If you can take a look at the mercury relay, it should say on it what it's value is.  My bet is that it is rated somewhere between 110-117vdc.  So in either case I would suspect that the 200 ohm resistor would get warm and so would the 1.5K if the amp is on 240v. 

See if you can see a marking on that mercury relay. 
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W1QJ
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« Reply #3 on: December 04, 2017, 06:13:03 AM »

Tony, with all I said above, I don't know if that really answers your question.  But if that 40 mfd cap is puking its guts, it sure could be why the relay is not working.  I would change out that cap for sure if it is leaking.  Anything close to 40mfd would be fine.  I would also check the diode and see if it is ok and not shorted or open.  Make sure that if your PS is set for 120v that there is a jumper across the 1.5K 20 watt resistor and that if you have it set for 240v that the jumper across the resistor is removed.  Also check to make sure that the 200 ohm resistor is not open.  There isn't too much in that circuit.  The on/off switch just returns and completes the circuit of the AC loop.  Maybe the on/off switch is bad?  I doubt that if you were getting heat at the 200 ohm resistor so the switch seems OK.  Check the diode and resistors and replace the cap.  If you do that it should work, if not, maybe the coil opened up on the relay coil. 

I only hope that you did not have the amp set for 120v and then changed it to 240v and did not remove the jumper across the resistor.  That would burn out the relay coil in short order.
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N3QE
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« Reply #4 on: December 04, 2017, 06:42:58 AM »

Huh, I just relooked at the Swan Mark 2 schematic that has the 40mfd cap and the 200 ohm 5W resistor.

I had ASSUMED that was a classic RC time delay DC coil step start. But I'm wrong!

That relay isn't for step start, it's the HV transformer primary main power relay. Why put a time delay on that if it's not part of a step start? No wonder they went to mercury wetted contacts, they'd be welding the contacts in short order.
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W1QJ
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« Reply #5 on: December 04, 2017, 06:48:11 AM »

Huh, I just relooked at the Swan Mark 2 schematic that has the 40mfd cap and the 200 ohm 5W resistor.

I had ASSUMED that was a classic RC time delay DC coil step start. But I'm wrong!

That relay isn't for step start, it's the HV transformer primary main power relay. Why put a time delay on that if it's not part of a step start? No wonder they went to mercury wetted contacts, they'd be welding the contacts in short order.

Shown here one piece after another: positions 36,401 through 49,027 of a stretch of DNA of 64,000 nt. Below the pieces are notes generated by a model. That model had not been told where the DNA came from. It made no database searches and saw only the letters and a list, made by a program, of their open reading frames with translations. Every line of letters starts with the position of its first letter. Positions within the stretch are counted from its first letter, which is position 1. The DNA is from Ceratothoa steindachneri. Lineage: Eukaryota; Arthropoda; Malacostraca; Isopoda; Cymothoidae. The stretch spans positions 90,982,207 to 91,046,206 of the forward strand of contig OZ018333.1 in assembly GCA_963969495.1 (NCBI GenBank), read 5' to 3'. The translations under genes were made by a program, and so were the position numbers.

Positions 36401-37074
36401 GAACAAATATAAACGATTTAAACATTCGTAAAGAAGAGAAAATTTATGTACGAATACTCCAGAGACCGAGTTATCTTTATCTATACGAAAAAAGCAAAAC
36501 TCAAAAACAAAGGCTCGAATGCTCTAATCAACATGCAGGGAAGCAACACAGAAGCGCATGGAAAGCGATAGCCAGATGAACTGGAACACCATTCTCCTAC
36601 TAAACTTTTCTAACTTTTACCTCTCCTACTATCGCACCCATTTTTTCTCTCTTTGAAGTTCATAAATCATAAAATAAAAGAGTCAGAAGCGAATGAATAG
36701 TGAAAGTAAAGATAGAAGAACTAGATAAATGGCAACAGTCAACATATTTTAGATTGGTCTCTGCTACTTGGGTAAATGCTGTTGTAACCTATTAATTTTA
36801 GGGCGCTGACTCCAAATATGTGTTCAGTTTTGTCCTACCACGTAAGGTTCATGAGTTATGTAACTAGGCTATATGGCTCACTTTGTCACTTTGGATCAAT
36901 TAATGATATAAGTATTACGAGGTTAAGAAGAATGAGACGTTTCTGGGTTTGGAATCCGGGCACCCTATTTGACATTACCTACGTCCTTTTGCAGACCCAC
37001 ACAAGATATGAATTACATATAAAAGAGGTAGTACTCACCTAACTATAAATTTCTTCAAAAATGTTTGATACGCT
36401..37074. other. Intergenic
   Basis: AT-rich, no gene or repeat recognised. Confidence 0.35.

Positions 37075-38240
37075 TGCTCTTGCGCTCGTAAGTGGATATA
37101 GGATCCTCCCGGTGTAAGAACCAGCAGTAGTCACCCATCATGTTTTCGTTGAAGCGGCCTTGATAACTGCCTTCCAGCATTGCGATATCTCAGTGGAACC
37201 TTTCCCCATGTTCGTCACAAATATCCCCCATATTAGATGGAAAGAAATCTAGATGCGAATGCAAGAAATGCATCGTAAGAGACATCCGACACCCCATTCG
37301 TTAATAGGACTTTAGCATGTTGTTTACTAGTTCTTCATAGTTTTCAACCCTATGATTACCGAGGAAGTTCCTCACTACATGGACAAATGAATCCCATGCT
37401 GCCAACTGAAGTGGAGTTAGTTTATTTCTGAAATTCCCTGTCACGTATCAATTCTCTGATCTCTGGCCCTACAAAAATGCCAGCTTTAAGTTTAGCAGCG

Coreectomundo
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WA4JQS
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« Reply #6 on: December 04, 2017, 02:29:06 PM »

Thanks for the info it is wired for 220vac i do not recall ever putting a jumper across the resistor but will check. hope to get out to the shop tomorrow and go thru the parts cab's i should have some 40mfd 350v caps know i have a ton of orange drops i keep for restoring BA's . i do not recall the amp having a power up delay either but 10 yrs and at 71 years i could be wrong hihi... i have it on the bench in the ham shack work area and ill look at it again in the morning. i will also recheck the W8CQ rebuild kit to make sure i have not messed up when i build it.. thanks for the history on the Mark II Supply knew there were two relay types but did not know which was the latest. can see now why they went to the Mercury  contactor..
73 Tony WA4JQS
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WA4JQS
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« Reply #7 on: December 04, 2017, 03:12:24 PM »

update just ran by and checked only jumper is across B and C.. and its wired for 220vac.. the relay is 120vac coil .
 contacts rated at  20 amp 120vac  10 amp 220 vac. will replace the cap resistor and diode tomorrow..
73 Tony wa4jqs

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AA2UK
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« Reply #8 on: December 05, 2017, 02:09:32 PM »

Hopefully the relay and its associated circuits will fix the problem. On the off chance it doesn't carefully look at the multi-pin connector on the rear of the amplifier. I had another issue related to this connector. I re-seated and cleaned this connector and it
resolved the problem.
Bill, AA2UK
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WA4JQS
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Posts: 78




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« Reply #9 on: December 05, 2017, 02:51:28 PM »

gone thru my parts cab's did not realize i was about out of caps. found a 20 mfd at 450 volts and a 100 mfd at 500 volts.. going to have to order a few restocks and get some 40 mfd at 450 volt units while i am at it. Ill take the connector apart tonight and check it. hoping the cap replacement will fix the problem as was working when i pull off the desk a bunch of years  back.
thanks for the help
73 Tony WA4JQS
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WA4JQS
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« Reply #10 on: December 07, 2017, 04:10:53 PM »

ordered parts now to get them installed.
73 Tony WA4JQS
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W1QJ
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« Reply #11 on: December 08, 2017, 06:09:05 AM »

With a diode and that electrolytic cap I am pretty sure the relay is seeing DC voltage.  I guess the relay will respond to either.
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WA4JQS
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Posts: 78




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« Reply #12 on: December 08, 2017, 01:47:18 PM »

The relay in the Mark II and Mark 6B power supply is a
mini relay made by C.P.Clare & Co. of Chicago Ill it is
model MR-11  N.O. and the Coil is 120v 60 HZ.

73 Tony WA4JQS